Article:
Other benefits to hiring a custom harvester versus owning a second combine include avoiding depreciation, interest expenses and repair costs, Ibendahl says. “That is an important consideration during times of tight margins.”

In southern Illinois, where Ibendahl grew up, farmers often hire additional combines to harvest winter wheat, so they can quickly plant soybeans in those fields.


Mechanic on Duty

All farms of a certain size have a repair shop and that includes McFarland’s operation. Parts on the planters, combine, tractors and other equipment are replaced “in house” when worn out.

Do-it-yourself repairs helped alert him to a problem during no-till planting. The added pressure that is needed to put seed in the soil quickly wore out the rubber tires on the gauge applicators. He researched options and found a longer-lasting neoprene tire.

“We were replacing 125 tires on two pieces of planting equipment every year at $35 apiece,” he says. “We have replaced those with the neoprene, and it has made a big difference.”

However, new technology has raised legal concerns for do-it-yourself repairs. Farmers have allegedly been warned of legal issues, as repairs on this technology could violate copyrights or warranties.

“Deere has made the case that the software that controls their equipment is proprietary, and farms may not legally be able to work on it,” Ibendahl says.

If such farm technology continues to evolve, this could be a problem for farmers, who throughout history have repaired their own equipment.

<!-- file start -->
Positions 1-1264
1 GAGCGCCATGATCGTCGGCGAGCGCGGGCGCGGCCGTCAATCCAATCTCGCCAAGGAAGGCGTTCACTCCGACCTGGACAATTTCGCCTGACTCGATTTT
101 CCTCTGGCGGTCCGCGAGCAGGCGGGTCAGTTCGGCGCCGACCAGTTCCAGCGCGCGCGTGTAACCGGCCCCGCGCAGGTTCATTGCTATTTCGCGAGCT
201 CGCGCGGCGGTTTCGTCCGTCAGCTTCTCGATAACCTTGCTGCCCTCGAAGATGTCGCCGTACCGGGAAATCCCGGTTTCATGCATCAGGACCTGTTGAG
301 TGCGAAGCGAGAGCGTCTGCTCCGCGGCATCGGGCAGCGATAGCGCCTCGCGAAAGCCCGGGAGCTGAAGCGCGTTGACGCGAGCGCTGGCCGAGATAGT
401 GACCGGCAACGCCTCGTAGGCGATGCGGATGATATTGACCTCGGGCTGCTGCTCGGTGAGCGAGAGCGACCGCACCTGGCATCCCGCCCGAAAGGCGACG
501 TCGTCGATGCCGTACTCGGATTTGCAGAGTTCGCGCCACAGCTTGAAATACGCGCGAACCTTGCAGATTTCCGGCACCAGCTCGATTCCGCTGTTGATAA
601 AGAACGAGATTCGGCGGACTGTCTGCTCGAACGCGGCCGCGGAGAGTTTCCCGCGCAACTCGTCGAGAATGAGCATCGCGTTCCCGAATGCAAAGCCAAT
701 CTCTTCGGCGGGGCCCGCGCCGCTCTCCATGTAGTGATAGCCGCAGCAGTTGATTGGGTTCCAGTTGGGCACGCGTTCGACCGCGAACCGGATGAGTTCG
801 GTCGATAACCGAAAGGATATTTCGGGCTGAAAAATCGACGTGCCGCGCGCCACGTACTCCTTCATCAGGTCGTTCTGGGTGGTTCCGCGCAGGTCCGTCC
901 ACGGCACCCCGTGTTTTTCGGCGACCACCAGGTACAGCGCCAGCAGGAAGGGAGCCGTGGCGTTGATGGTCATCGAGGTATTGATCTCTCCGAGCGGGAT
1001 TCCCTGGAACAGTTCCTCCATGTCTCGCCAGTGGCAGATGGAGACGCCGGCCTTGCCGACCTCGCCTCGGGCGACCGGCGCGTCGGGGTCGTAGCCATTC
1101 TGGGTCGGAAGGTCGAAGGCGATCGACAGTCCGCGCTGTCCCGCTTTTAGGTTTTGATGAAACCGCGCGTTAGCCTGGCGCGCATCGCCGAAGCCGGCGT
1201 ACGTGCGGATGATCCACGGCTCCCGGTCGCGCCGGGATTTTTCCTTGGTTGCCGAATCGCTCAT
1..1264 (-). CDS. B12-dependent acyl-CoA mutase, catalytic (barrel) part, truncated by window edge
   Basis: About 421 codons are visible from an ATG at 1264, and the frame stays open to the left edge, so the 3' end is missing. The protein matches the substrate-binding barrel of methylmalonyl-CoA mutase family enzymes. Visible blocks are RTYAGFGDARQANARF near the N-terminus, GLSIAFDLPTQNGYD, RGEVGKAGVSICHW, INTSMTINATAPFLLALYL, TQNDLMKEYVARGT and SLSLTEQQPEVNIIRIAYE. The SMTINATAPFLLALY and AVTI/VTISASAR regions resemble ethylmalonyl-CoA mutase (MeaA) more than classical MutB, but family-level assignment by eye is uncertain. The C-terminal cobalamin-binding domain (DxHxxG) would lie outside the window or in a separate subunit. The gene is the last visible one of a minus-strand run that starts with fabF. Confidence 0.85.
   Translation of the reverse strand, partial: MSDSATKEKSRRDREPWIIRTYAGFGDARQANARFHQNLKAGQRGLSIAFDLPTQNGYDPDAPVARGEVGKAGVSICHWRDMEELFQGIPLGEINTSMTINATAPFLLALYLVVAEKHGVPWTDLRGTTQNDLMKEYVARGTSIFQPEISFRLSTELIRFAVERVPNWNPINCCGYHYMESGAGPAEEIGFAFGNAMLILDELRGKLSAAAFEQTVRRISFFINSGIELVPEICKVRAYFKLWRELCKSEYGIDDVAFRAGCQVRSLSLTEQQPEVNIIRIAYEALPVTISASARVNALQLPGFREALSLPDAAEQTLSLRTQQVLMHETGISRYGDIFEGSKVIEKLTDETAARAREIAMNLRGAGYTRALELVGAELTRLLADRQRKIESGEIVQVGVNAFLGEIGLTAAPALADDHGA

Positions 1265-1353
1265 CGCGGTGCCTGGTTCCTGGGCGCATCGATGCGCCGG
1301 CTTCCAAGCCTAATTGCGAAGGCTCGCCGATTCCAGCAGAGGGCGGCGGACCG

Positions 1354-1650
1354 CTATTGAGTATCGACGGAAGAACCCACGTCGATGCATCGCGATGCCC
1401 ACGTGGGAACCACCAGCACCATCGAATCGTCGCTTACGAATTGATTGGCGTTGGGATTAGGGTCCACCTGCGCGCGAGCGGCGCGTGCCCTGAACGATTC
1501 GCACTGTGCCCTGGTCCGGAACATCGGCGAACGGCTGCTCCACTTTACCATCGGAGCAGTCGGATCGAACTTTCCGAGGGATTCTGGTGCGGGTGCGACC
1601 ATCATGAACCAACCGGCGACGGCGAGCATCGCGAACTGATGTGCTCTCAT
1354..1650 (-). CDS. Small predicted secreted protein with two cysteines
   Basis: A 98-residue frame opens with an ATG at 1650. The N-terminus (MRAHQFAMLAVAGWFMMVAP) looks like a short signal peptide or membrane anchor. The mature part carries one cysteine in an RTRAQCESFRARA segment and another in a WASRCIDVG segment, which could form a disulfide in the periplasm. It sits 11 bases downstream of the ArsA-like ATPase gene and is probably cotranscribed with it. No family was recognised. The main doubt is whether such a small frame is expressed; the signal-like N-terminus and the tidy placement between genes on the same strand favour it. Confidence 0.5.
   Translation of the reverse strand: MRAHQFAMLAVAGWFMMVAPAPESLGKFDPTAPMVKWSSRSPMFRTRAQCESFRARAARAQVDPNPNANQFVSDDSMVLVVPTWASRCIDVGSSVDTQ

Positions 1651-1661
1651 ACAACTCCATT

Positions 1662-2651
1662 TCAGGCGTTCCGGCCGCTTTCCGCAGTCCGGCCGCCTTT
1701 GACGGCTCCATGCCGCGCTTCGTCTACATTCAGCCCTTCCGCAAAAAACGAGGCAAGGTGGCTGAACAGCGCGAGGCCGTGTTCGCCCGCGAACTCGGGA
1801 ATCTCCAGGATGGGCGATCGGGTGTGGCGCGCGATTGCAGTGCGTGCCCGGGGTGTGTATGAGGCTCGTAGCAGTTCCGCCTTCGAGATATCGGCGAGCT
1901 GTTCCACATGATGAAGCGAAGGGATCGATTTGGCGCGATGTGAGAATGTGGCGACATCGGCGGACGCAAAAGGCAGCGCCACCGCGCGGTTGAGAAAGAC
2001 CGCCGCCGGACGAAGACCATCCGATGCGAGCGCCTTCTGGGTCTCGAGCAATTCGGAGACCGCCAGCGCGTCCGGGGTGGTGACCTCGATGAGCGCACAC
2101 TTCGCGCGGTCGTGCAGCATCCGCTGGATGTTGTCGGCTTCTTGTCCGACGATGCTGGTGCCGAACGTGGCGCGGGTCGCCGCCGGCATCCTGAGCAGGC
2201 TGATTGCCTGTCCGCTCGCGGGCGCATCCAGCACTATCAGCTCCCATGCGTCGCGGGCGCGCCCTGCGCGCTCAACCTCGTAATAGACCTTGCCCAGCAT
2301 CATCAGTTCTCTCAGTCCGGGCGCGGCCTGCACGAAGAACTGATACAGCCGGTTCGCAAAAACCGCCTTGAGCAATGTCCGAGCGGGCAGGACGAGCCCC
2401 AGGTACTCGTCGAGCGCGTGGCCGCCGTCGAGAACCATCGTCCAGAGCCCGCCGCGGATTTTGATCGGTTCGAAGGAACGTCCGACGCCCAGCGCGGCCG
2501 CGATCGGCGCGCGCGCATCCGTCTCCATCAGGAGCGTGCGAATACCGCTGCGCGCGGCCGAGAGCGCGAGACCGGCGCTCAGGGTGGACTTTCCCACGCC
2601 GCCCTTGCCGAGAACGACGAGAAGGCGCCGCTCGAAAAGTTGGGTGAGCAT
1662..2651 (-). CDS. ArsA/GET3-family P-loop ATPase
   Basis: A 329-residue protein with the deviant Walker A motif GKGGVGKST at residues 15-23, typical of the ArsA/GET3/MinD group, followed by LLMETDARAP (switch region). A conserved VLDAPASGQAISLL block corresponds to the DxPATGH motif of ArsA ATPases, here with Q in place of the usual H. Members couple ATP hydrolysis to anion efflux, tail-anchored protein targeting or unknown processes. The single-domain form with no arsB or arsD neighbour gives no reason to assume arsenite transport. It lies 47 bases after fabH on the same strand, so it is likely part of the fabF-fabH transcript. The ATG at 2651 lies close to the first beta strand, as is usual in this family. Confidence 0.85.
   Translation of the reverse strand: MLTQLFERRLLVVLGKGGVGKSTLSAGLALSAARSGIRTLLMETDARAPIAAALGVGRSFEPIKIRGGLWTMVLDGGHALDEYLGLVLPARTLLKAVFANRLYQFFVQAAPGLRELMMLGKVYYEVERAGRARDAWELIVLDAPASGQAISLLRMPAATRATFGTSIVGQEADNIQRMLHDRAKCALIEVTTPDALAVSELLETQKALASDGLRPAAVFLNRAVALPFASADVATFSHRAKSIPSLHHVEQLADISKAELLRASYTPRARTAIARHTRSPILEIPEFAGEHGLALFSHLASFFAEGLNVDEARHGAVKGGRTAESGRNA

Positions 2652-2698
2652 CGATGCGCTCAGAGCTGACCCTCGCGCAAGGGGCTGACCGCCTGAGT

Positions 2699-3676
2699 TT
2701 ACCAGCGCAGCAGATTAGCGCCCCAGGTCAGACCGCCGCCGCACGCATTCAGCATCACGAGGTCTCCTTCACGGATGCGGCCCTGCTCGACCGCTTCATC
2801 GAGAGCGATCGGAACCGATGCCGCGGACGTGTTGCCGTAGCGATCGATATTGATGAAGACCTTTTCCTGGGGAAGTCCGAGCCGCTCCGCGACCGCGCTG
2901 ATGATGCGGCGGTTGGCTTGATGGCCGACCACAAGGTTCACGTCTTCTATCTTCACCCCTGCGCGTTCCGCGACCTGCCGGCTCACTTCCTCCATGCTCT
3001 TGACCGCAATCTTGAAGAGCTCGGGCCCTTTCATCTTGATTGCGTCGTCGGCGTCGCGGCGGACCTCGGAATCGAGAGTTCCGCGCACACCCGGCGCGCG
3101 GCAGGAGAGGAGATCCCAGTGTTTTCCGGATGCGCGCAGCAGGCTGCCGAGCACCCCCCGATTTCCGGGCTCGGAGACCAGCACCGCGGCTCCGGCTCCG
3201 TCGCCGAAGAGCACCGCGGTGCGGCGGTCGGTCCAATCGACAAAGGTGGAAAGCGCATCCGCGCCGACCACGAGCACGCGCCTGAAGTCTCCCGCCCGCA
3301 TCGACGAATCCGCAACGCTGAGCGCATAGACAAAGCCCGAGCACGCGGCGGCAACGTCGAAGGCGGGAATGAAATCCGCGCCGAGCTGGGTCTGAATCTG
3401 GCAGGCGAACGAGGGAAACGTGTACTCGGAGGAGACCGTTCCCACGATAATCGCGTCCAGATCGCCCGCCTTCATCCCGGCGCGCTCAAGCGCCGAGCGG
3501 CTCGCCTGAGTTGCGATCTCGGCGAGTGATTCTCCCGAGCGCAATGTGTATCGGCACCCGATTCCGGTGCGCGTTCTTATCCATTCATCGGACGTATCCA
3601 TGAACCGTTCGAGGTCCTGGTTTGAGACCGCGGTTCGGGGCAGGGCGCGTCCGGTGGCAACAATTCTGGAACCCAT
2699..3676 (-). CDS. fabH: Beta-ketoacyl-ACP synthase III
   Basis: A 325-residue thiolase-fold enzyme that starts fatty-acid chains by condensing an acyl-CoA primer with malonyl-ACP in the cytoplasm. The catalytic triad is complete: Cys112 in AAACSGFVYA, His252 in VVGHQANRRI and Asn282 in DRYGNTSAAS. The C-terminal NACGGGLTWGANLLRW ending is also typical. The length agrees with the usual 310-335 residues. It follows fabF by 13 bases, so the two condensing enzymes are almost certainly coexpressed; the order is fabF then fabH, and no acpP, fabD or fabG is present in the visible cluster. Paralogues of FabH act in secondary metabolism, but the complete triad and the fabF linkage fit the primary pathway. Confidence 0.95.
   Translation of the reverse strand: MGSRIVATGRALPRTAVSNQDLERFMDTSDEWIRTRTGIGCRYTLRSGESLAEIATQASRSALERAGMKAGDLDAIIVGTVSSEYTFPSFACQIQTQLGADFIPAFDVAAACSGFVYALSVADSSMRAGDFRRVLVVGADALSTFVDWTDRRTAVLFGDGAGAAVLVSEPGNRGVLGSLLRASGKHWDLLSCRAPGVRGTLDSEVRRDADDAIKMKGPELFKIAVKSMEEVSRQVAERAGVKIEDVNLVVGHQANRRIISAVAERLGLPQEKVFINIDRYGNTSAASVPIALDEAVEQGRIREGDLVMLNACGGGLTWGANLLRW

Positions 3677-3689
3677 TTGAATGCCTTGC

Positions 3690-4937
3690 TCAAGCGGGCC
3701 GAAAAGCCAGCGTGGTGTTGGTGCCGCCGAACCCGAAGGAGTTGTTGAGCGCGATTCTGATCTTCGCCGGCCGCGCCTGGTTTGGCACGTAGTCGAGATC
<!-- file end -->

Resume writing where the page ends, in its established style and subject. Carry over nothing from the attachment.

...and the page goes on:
“I think going forward that may not be an option,” the economist said of in-house repairs.

Hire Good help

One area not to be overlooked is labor. Hiring experienced help and paying them a decent wage pays off.

“Do you really want to hire the cheapest labor to drive that expensive piece of equipment?” Ibendahl asks. “In the whole scheme of things, labor is not a place where you want to scrimp. You want quality employees. Labor, compared with total operating costs, is a relatively low percent anyway.”

McFarland has one full-time employee who has been with him 12 years. He gets additional help from his stepson and his brother, who both work part time. Because of no-till, that is enough help to handle most production tasks.

Help available

A host of cloud-based commercial programs can help farmers with many of the what-if decisions related to equipment and labor management. Less-expensive university-based programs can also help.

McFarland, who spends his morning hours on finances, relies on a farm management service offered by Kansas State University’s Extension unit for much of his budgeting, taxes and other financial matters.

For help with production decisions, such as hiring custom work, machinery use and other tasks, Ibendahl says Iowa State University’s AgDecision Maker service is useful. For taxes, crop insurance, financial management and government programs, Kansas State University has its site, Both services provide guidance and tables that farmers can use to calculate costs.

Also, the website from the University of Illinois has many tables to help guide decisions, such as budgeting, taxes, crop insurance, government programs, equipment use, cash rent analysis and more.

Burgdorfer, a former senior editor with Farm Futures, writes from Lenexa, Kan.